A Heated Deposition Turns the South Butt Case Into One Giant "Clusterf@#k"

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Remember how The South Butt LLC -- a Mizzou freshman's apparel company that's getting sued by The North Face for trademark infringement - has that motto, "Never Stop Relaxing!"? Well, on Friday, the student's father, Jim Winkelmann Sr., stopped relaxing.

Eighteen minutes into a deposition held by the apparel giant's lawyers, he grew so enraged  that a recess was called.

Now he's demanding that North Face's attorneys at Bryan Cave withdraw from the case, insisting that the firm once represented him and is now drawing on that familiarity to impugn his character. Throw in concerns about stalking, and we have on our hands what South Butt attorney Albert S. Watkins calls, "a monumental clusterfuck."

Meanwhile, South Butt's 19-year-old founder Jimmy Winkelmann, is headed to Panama City on Friday for spring break. He'll be handing out South Butt t-shirts on the beach.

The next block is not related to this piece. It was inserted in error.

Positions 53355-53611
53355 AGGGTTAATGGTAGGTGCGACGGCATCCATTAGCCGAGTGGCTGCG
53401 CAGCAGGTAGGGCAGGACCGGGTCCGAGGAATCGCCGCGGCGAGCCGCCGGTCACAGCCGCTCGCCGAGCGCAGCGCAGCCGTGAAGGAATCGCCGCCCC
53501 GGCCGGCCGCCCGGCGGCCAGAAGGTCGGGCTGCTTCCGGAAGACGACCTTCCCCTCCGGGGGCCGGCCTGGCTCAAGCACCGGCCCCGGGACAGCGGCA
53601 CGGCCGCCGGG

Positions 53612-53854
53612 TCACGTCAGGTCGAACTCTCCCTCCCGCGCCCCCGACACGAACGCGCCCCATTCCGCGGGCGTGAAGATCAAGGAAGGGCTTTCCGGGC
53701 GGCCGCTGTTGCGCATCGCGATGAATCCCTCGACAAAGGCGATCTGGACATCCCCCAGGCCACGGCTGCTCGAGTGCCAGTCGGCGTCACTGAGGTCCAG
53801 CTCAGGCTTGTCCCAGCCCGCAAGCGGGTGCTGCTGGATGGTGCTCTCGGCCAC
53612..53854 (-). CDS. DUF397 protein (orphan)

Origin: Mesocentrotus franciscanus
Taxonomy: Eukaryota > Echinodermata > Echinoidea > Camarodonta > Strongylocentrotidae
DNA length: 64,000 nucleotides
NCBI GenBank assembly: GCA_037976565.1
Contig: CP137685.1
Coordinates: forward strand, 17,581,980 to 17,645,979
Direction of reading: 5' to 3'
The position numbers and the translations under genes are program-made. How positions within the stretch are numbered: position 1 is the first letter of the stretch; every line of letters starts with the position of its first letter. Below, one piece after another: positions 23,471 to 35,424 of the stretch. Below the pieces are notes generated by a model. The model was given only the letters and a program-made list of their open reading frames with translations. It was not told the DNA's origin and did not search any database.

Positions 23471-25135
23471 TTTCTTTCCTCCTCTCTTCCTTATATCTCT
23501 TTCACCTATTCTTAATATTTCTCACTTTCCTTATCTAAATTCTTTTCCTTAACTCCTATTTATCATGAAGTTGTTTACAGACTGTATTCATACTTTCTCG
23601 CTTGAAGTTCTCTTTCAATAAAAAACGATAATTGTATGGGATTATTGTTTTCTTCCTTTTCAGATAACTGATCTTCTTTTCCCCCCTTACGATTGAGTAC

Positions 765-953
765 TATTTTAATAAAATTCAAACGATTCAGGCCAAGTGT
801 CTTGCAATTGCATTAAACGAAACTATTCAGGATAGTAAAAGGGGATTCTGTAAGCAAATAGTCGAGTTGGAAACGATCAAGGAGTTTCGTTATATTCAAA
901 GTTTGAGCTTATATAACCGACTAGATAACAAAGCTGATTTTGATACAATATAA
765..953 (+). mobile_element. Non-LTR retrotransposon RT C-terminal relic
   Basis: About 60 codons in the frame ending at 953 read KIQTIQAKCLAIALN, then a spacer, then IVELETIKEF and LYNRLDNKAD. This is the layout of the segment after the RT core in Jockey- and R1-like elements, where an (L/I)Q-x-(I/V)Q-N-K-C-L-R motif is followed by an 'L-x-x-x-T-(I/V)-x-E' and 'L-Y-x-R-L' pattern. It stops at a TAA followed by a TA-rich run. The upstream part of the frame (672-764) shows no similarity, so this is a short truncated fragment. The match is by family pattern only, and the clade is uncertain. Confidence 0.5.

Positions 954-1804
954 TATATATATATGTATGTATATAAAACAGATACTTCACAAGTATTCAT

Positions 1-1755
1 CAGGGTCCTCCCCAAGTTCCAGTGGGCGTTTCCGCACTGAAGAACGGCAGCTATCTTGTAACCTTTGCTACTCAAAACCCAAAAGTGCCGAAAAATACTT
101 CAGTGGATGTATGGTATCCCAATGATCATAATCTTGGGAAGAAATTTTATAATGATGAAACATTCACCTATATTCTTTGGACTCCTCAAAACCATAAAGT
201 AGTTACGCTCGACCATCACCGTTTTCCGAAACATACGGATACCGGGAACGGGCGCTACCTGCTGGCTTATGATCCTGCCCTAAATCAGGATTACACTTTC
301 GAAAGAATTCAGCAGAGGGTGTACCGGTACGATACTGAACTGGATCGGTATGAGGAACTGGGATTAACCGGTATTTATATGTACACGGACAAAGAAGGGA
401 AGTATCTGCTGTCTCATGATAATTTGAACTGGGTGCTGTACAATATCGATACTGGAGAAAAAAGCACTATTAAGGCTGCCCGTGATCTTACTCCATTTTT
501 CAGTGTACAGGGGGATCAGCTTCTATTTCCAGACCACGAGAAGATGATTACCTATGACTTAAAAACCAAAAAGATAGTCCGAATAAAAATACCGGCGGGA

North Face filed the federal lawsuit last August, generating much publicity and revenue for the tiny company; South Butt answered with a cheeky response, and the judge ordered both parties to mediate. Friday's deposition was supposed to be part of that hashing-out-of-differences. That is, before it went off the rails.  

Winkelmann Sr. says he arrived at the deposition prepared to discuss the case. "We have nothing to hide," he says. (Well, sort of: during Jimmy's recent deposition, opposing counsel brought up his minor offense of marijuana possession last Halloween, and he reportedly said, "You're not gonna tell my dad, are you?")

The subpoena for Winkelmann Sr. lists several topics to be covered, all of them involving South Butt, in which he states he's played the role of business manager and sounding board ever since Jimmy began classes at Mizzou.

"Jimmy is the ultimate entrepreneur," he says. "He's got all these ideas, and he's got everybody else doing his work."